When the killer was revealed, it was a shock to everyone in Manhattan.  Twenty-five year old David Meirhofer was the son of the richest businessman in town.  Most people thought of him as a pleasant, helpful guy about town, a little odd but nothing too strange.  But David hid his well of rage deep behind a smiling face and when he was arrested, he confessed to all four murders.  Police believe he killed other victims but it was never proven.

This was a fascinating book for true crime readers.  The author extensively researched the crimes and the birth of criminal profiling.  In additional material after the crimes were solved, he also outlined potential other cases Meirhofer may have committed and disclosed that other members of the Meirhofer family also had sexual perversions that resulted in crimes.  This was my first read of a Ron Franscell book but it won't be the last.  This book is recommended for true crime readers.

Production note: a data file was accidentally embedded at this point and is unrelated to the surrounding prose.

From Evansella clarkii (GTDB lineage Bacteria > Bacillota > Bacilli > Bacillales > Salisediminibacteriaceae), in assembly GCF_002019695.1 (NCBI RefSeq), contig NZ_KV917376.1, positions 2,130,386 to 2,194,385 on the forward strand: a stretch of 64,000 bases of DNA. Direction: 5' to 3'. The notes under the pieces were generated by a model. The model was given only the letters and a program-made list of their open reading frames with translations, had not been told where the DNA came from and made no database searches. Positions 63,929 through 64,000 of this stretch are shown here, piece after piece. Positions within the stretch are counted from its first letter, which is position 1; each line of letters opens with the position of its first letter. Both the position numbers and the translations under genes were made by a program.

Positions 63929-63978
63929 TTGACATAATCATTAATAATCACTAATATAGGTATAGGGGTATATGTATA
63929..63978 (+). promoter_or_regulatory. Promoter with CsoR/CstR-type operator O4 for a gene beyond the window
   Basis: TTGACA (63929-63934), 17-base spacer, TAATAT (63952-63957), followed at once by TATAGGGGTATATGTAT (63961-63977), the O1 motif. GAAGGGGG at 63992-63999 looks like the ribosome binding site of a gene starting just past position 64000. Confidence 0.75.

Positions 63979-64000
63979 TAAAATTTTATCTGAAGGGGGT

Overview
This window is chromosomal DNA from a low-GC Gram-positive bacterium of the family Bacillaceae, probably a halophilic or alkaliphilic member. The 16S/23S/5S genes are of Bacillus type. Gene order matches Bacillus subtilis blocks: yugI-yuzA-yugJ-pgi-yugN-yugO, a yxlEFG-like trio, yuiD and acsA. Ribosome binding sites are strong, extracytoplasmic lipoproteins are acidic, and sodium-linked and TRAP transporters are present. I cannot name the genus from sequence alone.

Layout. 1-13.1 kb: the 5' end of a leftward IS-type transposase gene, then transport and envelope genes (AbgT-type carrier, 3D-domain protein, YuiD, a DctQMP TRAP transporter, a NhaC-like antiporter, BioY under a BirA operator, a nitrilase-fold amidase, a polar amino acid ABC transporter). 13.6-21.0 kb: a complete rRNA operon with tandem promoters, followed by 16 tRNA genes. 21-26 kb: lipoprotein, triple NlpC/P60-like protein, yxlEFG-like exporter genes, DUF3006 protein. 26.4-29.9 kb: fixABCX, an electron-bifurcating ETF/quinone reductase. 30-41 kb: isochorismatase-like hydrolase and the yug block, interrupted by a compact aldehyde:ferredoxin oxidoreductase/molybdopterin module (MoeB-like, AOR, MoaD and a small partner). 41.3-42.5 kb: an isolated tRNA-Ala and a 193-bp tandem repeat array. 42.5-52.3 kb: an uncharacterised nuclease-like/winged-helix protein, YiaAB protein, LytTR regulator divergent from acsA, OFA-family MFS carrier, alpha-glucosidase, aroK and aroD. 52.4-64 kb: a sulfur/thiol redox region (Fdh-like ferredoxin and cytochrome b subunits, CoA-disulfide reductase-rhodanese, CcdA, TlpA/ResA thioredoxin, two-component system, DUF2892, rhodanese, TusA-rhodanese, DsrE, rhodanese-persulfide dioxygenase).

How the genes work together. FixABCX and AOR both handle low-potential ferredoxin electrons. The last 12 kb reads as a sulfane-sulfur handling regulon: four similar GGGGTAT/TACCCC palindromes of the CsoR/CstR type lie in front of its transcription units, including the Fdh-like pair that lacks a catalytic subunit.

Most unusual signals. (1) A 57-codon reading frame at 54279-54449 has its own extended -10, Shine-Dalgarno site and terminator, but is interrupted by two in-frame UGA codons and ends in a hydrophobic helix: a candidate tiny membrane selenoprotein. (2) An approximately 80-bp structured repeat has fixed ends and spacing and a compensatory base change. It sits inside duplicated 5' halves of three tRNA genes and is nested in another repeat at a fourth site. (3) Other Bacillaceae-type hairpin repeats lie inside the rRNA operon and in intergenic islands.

Thursday, September 29, 2022

Actual Innocence by Barry Scheck, Peter Neufeld and Jim Dwyer


To most readers, Barry Scheck is known for his dedication to freeing those falsely convicted and imprisoned.  He and Neufeld, as public defenders in New York, created the first Innocence Project and have worked in the field for many years.  Although the work has been ongoing, the same problems with false eyewitness accounts, corrupted lab results, jailhouse snitches and other issues are still issues.